The Korea Herald


Illegal websites, pandemic-related problems hamper growing webtoon market: KOCCA report

By Lim Jang-won

Published : Dec. 30, 2020 - 16:02

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One of the most popular Korean webtoon “Solo Leveling,” available via Kakao Page (D&C Media) One of the most popular Korean webtoon “Solo Leveling,” available via Kakao Page (D&C Media)

With many webtoons being made into movies, TV dramas and games, the medium is enjoying new heights of popularity. Although COVID-19 has made the creation of webtoons more difficult, it could not stop the fast growth of the industry. At the same time, however, illegal websites that feature pirated webtoons have persisted with no signs of abating, despite governmental efforts.

The Korea Creative Content Agency and the Ministry of Culture, Sports and Tourism released its 2020 annual report on the state of the webtoon industry and webtoon creators last week. Research was conducted on 42 webtoon businesses and 635 webtoon authors in the second half of 2020.

The webtoon market grew to 640 billion won ($589 million) in 2019, marking growth of 37.3 percent year-on-year, according to the report . Revenue from webtoons available for purchase constituted 69 percent of the market while foreign sales accounted for 16.2 percent, publishing sales 4.1 percent and advertisement sales 4 percent. Japan was the largest market for Korean webtoon exports at 30.3 percent, followed by China at 23.9 percent and North America at 13.9 percent.

While Naver controlled 65.1 percent of webtoon traffic and Kakao Page and Daum had combined for 19.5 percent, Kakao recorded more sales at 102 billion won, while Naver recorded 64 billion won for 2019.

In the first six months of 2020, 60.5 percent of businesses reported an increase in sales despite the COVID-19 pandemic, and 71.9 percent reported an increase in foreign sales. However, that does not mean that COVID-19 left the industry unscathed. Of the surveyed webtoon businesses, 51.2 percent reported having trouble creating webtoons while 46.5 percent reported difficulties with the overseas distribution of webtoons. In addition, 32.6 percent of the businesses expected sales to decrease an average of 30.4 percent in the coming year due to COVID-19.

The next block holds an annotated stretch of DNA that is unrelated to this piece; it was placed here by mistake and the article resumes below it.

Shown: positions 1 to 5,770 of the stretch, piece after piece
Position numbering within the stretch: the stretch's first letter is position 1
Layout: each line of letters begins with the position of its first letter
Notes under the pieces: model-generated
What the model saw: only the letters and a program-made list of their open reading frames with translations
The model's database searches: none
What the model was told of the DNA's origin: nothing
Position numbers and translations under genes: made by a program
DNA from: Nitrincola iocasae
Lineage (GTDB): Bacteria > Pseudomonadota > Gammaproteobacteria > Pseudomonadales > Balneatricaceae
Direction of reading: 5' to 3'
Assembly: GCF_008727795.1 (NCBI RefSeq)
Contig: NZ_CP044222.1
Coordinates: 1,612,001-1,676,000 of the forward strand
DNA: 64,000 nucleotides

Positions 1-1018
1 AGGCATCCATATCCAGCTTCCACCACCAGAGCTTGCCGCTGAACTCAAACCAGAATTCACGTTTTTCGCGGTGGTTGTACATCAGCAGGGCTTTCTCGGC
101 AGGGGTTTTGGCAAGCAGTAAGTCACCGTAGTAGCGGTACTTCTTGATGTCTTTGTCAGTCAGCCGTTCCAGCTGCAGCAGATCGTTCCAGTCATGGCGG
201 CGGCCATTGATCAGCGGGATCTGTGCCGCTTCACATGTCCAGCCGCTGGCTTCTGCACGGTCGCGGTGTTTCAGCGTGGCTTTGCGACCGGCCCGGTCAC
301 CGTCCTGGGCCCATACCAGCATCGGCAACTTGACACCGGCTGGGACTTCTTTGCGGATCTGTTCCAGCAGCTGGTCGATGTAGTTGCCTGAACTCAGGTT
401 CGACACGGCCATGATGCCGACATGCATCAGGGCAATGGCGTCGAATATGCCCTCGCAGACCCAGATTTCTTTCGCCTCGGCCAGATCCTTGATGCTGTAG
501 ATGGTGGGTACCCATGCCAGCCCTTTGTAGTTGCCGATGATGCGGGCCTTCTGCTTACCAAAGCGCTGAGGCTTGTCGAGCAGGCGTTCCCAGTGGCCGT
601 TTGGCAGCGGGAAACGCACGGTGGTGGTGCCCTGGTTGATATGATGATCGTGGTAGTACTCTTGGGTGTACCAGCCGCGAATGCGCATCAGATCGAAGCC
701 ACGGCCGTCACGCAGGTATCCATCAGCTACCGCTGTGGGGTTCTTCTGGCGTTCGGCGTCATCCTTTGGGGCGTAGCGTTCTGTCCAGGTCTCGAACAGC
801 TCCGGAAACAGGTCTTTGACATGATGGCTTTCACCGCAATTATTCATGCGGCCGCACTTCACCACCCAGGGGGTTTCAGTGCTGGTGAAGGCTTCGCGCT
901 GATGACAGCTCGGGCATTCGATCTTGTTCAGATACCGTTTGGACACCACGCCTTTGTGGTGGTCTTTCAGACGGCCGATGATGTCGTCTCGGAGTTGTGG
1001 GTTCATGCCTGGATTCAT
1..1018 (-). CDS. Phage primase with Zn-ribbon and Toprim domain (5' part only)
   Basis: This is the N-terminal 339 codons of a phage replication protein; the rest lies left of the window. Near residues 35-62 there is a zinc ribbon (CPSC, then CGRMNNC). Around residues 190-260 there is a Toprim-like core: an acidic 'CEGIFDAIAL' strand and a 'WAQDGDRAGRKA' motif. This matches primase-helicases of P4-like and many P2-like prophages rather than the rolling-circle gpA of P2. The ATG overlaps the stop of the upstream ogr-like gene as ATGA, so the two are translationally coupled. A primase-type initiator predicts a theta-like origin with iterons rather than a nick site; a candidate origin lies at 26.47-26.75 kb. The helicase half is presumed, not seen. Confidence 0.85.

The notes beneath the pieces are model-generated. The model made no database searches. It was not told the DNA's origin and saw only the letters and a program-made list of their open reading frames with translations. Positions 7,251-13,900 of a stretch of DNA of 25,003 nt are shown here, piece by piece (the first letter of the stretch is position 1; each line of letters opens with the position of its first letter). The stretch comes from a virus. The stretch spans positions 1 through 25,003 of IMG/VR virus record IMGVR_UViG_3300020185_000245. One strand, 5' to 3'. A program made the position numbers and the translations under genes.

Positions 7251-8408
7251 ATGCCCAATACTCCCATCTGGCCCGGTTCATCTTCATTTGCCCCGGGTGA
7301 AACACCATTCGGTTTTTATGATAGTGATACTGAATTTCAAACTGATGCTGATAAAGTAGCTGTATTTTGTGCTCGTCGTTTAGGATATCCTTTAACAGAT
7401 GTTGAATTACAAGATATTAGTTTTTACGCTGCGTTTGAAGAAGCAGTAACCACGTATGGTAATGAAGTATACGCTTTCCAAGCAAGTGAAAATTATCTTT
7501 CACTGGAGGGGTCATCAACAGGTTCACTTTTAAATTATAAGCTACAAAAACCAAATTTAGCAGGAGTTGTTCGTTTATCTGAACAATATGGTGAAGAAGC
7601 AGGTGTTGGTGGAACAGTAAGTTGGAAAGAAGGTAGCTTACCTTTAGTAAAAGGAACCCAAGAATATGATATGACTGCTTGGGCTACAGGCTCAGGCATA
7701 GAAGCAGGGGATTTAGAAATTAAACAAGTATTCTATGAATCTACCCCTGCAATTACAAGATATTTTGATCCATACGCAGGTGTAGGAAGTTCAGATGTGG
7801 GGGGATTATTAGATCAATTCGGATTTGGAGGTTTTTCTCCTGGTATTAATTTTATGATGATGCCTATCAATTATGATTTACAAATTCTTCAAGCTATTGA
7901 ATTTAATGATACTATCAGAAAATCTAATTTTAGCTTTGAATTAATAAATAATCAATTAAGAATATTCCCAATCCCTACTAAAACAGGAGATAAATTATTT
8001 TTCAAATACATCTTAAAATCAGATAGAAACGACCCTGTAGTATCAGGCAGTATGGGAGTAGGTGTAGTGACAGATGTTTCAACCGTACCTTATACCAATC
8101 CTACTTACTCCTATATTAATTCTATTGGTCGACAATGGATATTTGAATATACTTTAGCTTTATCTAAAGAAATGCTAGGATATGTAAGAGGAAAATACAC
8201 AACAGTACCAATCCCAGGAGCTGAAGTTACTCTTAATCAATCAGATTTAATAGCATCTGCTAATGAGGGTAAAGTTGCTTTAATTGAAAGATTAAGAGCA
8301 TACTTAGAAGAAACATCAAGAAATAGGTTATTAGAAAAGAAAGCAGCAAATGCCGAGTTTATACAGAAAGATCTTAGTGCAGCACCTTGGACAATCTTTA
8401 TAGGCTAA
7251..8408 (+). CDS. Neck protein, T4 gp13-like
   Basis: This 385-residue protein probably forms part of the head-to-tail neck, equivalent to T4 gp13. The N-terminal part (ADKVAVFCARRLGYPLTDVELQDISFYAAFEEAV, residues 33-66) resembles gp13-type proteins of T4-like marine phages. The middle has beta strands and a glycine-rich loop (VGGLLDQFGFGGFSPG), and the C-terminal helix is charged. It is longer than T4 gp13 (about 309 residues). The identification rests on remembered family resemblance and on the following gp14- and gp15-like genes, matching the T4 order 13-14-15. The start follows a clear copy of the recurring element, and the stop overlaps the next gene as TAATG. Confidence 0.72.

The report on webtoon authors showed that creators with serialization experience this year earned an average of 48.4 million won, of which those that serialized the entire year earned 74.6 million won on average.

Women accounted for 60.8 percent of the authors. While 69.9 percent of the creators did both the drawing and writing, 11.8 percent worked only on the story and 18.3 percent only on illustrating. Also, 52.6 percent used assistants to help with the webtoon creation.

Around 31.9 percent of the authors serialized on portal sites Naver and Daum while the rest serialized on platforms that specialize in webtoons.

While 23.1 percent of the authors reported diminished opportunities in signing new contracts and serialization due to the spread of the novel coronavirus, 18.7 percent of authors reported an increase in the time for creating webtoons due to pandemic-related delays or the cancellation of serialization.

Meanwhile, the webtoon industry was plagued with illegal circulation of webtoons, which is estimated to cause annual damage of around 318 billion won. A focus group interview of people using illegal websites to read webtoons showed that the readers were aware of the illegality of their actions, but did so because purchasing the webtoons through legal means would pose a financial burden.

Many teenagers who read pirated webtoons also thought that censoring by platforms, such as Naver, needed to be less strict, citing the case this year where a webtoon character got drunk on soft drinks because alcohol in the webtoon was censored.

Naver came under public scrutiny throughout the year for violent and sexual content in some of its popular webtoons.

The Culture Ministry has conducted a campaign every year since 2018 aimed at changing the public‘s perceptions to stifle the illegal circulation of webtoons. The ministry also worked with law enforcement authorities to shut down 25 illegal websites and arrest 22 organizers in 2018.

Over 66 percent of webtoon authors surveyed reported that they had seen their work on an illegal website and less than 7 percent thought that the government was doing a good job of stopping the illegal circulation.

“There is still a prevalent mindset that webtoons and comics on the internet can be read for free,” the KOCCA report said, leading people to think viewing webtoons through illegal routes is not a serious crime.

By Lim Jang-won (